Updated 07/04/2012 07:31 PM
Oneonta celebrates national and hometown pride on the Fourth
From its beginnings 20 years ago, Oneonta's Independence Day celebration has grown into a major event. More than 10,000 were expected to head to Neahwa Park Wednesday to pay tribute to the USA, but it's also a time to reflect on what makes their city unique. Our Sarah Blazonis has more from this year's Hometown Fourth of July.
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ONEONTA, N.Y. -- The spirit was definitely American, but the look, taste and sound of Neahwa Park Wednesday was all about Oneonta.
"It's really neat to see everybody in the community come together like this. A lot of the not-for-profits come down to the park and help bring this day together," said city resident Ben Guenther, who came out to celebrate the holiday at the annual Hometown Fourth of July celebration.
This year marks the event's 20th anniversary. Up to 15,000 people were expected to come out to see what Oneonta has to offer.
"We have an arts festival here, we have a ton of music, we have all these charitable organizations that are here to show what they do best," said David Hayes, a volunteer with the organizing group, First Night.
"I think Oneonta is on the verge of kind of turning into a hub or arts and culture in the area and I feel that's really saving us from kind of that abandoned Main Street look that's happening in a number of other communities," said First Night Board Member Carol Mandigo.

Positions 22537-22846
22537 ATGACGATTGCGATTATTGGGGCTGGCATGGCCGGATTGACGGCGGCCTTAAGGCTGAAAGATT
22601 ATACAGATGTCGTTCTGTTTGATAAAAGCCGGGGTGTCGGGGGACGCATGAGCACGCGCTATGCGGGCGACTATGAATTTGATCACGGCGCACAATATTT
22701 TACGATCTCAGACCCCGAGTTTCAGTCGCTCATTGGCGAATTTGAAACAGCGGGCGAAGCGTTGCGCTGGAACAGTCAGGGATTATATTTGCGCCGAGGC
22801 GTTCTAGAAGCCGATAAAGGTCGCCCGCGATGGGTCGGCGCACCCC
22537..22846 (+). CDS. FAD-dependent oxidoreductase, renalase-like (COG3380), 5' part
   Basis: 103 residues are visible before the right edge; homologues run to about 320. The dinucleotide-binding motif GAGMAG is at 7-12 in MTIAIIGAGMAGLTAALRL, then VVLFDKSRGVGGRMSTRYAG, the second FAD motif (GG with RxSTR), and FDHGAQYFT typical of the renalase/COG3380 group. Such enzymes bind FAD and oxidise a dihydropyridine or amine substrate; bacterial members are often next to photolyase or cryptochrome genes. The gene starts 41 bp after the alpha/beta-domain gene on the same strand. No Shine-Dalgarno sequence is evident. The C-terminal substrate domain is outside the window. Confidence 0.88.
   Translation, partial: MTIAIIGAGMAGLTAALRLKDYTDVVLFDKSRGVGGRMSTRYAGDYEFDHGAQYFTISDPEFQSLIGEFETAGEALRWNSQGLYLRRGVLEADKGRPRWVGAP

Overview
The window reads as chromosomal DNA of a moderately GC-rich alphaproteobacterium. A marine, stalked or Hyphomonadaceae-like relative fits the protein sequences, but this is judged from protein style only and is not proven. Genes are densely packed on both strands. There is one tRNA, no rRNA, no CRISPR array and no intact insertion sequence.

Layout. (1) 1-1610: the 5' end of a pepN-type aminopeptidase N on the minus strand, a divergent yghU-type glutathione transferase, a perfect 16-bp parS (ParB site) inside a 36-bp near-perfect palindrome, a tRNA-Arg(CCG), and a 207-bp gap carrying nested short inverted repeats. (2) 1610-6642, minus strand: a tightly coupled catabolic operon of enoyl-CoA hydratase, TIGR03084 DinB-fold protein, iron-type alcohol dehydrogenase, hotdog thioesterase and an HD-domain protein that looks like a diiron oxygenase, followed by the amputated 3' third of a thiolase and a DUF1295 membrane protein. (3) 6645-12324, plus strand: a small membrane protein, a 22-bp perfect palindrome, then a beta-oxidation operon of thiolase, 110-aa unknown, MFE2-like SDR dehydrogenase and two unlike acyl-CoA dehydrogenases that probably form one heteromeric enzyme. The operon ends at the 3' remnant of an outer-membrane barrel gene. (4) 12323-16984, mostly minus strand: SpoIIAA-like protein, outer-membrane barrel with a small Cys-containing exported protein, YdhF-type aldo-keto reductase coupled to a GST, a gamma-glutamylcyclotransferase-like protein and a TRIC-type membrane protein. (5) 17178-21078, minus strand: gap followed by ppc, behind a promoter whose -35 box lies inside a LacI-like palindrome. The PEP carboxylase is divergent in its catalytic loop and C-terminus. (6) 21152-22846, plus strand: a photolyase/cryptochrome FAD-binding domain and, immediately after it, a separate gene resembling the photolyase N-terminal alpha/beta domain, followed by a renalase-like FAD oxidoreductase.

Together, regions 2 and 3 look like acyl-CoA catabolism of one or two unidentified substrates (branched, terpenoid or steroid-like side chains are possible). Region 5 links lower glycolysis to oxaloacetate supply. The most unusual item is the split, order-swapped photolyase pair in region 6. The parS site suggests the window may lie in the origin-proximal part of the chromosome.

The event has also become a go-to spot for local non-profits looking to raise funds for special projects.
"I know a lot of people in the community and that helps. A lot of friends that I have and a lot of people that I know really come out to these kind of things," said resident Nevin Henderson. He was part of a group raising money for a mission trip to Joplin, MO, to repair damage from last year's tornadoes.
Whatever their reason for coming, the thousands of visitors who make their way to Neahwa Park every year also provide a boost for tourism, a local industry officials are trying to strengthen.
"Visitors and others that come here today can see this is a great community that comes together. There's a lot to offer in this community and that means good things economically," said State Senator James Seward.
Good things and more to look forward to in the next 20 years.
Organizers say the hometown celebration also boasts one of the biggest fireworks displays in the area. The half hour-long show begins at 9:20 p.m. Wednesday.